I did it! I survived what I felt would be a devastating ordeal. I went through my daughter’s clothes and by myself.
Last Wednesday I felt the time was right. Not sure why, I just did. I went and opened her closet – probably for the first time in almost a year. What memories this small closet has held onto for years now. This closet had become the keeper of my treasures. On the right hung all her dresses. Such beautiful dresses, some still with tags attached because she never got to wear them. I grabbed a handful that I instantly knew needed to be kept in some way. And then, as I moved one dress past me on its hanger, My tears began to flow. There hung her gray dress with the embroidered flowers at the bottom. My heart skipped a beat. This dress is what she wore for our family pictures. Our first and only set. It was the top thing on mine/Parker’s bucket list. Parker was already in hospice when we took these photos. She was already puffy. She honestly didn’t look like herself anymore – well to me anyway. She didn’t smile for any picture. She just laid there. That wasn’t ‘her’. That wasn’t her personality. But these pictures were so important to me. I knew she would be gone soon. Too soon. Way too soon. I clutched the dress in my hands and felt my body get weaker. My knees shook. I cried uncontrollably into this dress for what seemed like eternity as I gently sat myself down on the ground.
How could this be all that I have left? My life, my everything has become a room of clothes, shoes, toys, therapy equipment, and dust. That has never seemed fair – but it never is, is it?
I got myself together and continued – I needed to, I had already begun the process by just opening the closet – why stop now? I gathered her first birthday dress, her second birthday dress, her last Easter dress and a few others – tears still flowing. And then I really had to prepare myself…..her ‘real’ clothes, the clothes that she wore on more than just one special day, the pajamas I dressed her in every night, her cute matching sets from her grandparents, Doug and Lihn. I knew this would be the really hard part.
I knew that every shirt, skirt, pajama set would hold a memory, an image, a new yearning for my daughter and the life I once had. Every drawer I opened brought new tears, new emotions. I was mad. Mad that this was my life. That her life was over. And I was left to package up what she left behind. And then I was hurt that I got mad in the first place. Someone even called me in the midst of this challenge and said, ‘her clothes should make you laugh’. I quickly replied, ‘no’. To which she said, ‘but you can remember her personality and how silly and funny she was in them.’ And then the tears burst out, ‘I am. That’s what hurts so bad.’ The whole time I shuffled through more Hello Kitty clothes than I ever remembered buying all I could do was think of the good times. The outfits I always chose for dr appointments – you know, the ones that actually matched. The shirt that had formula stained all over it because her button came open and spilled her feed all over someone. The pajamas I always felt were the most comfortable and I’m sure she would agree if she could’ve talked. And all the things I wouldn’t have bought her but her nurses did, like her leopard print faux fur coat.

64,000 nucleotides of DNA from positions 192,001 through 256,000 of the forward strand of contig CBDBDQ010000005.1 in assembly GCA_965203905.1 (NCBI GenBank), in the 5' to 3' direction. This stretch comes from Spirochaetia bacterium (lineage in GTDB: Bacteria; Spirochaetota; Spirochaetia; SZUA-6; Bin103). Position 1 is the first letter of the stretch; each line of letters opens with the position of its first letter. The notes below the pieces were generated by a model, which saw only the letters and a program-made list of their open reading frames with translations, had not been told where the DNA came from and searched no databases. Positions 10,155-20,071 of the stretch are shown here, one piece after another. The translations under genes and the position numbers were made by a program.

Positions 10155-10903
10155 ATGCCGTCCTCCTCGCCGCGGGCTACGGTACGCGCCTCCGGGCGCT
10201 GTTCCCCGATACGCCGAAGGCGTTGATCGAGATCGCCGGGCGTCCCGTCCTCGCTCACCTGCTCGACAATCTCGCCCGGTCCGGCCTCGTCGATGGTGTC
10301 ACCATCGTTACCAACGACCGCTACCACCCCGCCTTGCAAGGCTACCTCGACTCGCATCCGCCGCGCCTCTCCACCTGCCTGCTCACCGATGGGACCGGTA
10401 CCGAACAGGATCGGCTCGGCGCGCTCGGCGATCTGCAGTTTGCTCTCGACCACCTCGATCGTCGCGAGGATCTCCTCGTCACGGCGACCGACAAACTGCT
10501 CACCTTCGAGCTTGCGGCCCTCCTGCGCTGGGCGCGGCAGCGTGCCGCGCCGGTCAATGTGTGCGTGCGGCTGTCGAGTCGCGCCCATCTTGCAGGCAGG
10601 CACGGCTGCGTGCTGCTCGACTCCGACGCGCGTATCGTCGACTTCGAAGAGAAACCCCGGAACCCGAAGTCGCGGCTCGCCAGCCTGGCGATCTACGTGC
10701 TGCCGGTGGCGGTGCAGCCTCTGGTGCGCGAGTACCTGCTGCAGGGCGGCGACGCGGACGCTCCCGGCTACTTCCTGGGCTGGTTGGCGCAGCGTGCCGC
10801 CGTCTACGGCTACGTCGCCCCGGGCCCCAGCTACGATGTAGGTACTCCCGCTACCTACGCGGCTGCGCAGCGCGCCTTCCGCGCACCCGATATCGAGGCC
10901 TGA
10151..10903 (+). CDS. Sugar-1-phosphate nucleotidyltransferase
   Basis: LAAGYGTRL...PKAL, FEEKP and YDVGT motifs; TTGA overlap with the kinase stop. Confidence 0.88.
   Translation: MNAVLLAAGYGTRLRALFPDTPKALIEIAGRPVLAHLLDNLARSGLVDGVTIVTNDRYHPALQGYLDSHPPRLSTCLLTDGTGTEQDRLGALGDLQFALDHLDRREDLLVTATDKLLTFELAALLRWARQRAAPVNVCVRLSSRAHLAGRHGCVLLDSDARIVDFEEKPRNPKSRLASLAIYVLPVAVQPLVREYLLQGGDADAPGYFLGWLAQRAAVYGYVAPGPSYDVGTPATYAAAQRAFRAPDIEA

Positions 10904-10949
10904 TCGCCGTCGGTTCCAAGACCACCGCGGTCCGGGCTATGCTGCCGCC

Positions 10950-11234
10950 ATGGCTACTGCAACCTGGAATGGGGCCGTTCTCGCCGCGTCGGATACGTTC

Every thing in her closet and in her drawers held a great memory, in one way or another, and that’s why this was such a challenge for me. The good times, pleasant memories are what bring me the most pain. The most tears. The most sleepless of nights. It’s the thought of no longer having new memories being made, no new pictures to share, no new clothes being bought, no new ‘inch’stones to rejoice in, no birthday parties being planned. Those facts are what break my heart over and over. Because I do know how lucky I am. I know I’m beyond blessed that I was chosen to be her mother. Me. Out of millions of women, it was me. And that fact has never left me. But it’s also because of that that I cry. Because I wasn’t done being her mom. I wasn’t done with every beautiful moment she brought to my life. I just wasn’t done. There’s that meme that says, ‘If I had to chose between loving you and breathing… I would use my last breath to tell you I love you.’ And that’s true. I would have chosen it to be that way but it wasn’t meant to be. God had other plans. And it’s because of Him and His plans that I also rejoice – for the time I did get, the memories we did make, the pictures I did take, the life I was thrown into and learned to navigate, and the desire to help other children like my daughter and other parents like myself through The Parker Lee Project. I also rejoice in the fact that I survived. Survived something that for the last two plus years I thought would bring me to my knees harder and longer than it did. I thought I would crawl into a hole from the ache in my heart. I thought the pain from missing her would have me postponing this necessary step even longer. But I didn’t. I survived.